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Enzyme chemists sniff the sweet smell of success
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A biocatalyst borrowed from nature could offer an efficient and environmentally friendly way to make an important set of industrial chemicals.
Esters are a family of organic molecules used in a broad range of applications, from flavours and fragrances to agricultural chemicals. The industrial processes used to make them require organic solvents, acid or base catalysts, and heat.
Many natural organisms make esters, but under much more sustainable conditions involving using enzyme catalysts in water at ambient temperature. However, previous efforts to adapt ester-forming enzymes for industrial use have met with limited success.
Now, seven researchers at the Vidyasirimedhi Institute of Science and Technology in Thailand and a collaborator have shown that an alternative enzyme, carboxylic acid reductase, could be ideally suited to the task. Carboxylic acid reductase naturally produces aldehydes, but the researchers found it can be used to efficiently produce esters instead when a co-substrate was changed.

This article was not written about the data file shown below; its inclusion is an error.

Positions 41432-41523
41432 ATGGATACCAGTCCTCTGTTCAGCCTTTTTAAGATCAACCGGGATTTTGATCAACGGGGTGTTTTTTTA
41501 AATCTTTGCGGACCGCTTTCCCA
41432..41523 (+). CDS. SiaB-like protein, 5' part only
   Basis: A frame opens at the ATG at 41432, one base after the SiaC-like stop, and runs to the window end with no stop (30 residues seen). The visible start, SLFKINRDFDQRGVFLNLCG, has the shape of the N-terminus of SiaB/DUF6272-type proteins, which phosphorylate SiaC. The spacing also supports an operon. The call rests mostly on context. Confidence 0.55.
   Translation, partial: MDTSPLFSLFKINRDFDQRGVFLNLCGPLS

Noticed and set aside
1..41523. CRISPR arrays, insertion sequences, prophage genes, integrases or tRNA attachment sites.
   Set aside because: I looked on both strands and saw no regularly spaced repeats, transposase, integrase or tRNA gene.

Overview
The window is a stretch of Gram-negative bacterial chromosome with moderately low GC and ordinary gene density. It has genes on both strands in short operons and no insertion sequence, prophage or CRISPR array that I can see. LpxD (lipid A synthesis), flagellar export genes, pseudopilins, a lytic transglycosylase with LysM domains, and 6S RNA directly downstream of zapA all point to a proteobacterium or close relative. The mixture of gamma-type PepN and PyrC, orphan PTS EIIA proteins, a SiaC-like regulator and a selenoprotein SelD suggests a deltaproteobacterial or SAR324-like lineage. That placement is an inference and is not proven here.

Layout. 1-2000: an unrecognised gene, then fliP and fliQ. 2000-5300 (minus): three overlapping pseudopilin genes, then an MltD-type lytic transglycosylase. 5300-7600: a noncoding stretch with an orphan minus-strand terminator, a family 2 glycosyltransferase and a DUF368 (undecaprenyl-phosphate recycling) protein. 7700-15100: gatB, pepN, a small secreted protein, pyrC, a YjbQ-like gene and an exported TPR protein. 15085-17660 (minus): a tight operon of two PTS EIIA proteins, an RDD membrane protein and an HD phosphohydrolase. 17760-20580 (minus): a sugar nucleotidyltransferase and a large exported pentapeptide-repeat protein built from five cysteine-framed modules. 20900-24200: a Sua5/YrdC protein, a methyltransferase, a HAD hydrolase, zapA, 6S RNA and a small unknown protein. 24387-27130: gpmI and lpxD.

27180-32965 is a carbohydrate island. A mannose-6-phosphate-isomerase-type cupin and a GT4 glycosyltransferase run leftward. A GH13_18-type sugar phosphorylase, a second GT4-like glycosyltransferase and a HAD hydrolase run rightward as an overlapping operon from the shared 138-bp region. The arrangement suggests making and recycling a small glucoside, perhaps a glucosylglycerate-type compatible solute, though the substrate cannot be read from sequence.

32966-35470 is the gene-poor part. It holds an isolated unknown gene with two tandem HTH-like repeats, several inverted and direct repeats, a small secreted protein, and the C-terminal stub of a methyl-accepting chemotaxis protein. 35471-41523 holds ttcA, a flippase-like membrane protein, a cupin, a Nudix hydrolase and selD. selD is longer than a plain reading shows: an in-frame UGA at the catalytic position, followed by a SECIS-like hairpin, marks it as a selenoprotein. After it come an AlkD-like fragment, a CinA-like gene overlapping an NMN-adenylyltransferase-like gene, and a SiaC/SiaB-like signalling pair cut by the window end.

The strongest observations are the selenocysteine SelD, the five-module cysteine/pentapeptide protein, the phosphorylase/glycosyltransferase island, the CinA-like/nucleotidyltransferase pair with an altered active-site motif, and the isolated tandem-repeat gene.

- Angewandte Chemie International Edition 60, 5749–5753 (2021). doi: 10.1002/anie.202013962
|Vidyasirimedhi Institute of Science and Technology (VISTEC), Thailand||0.79|
|Burapha University (BBU), Thailand||0.14|
|National Science and Technology Development Agency (NSTDA), Thailand||0.07|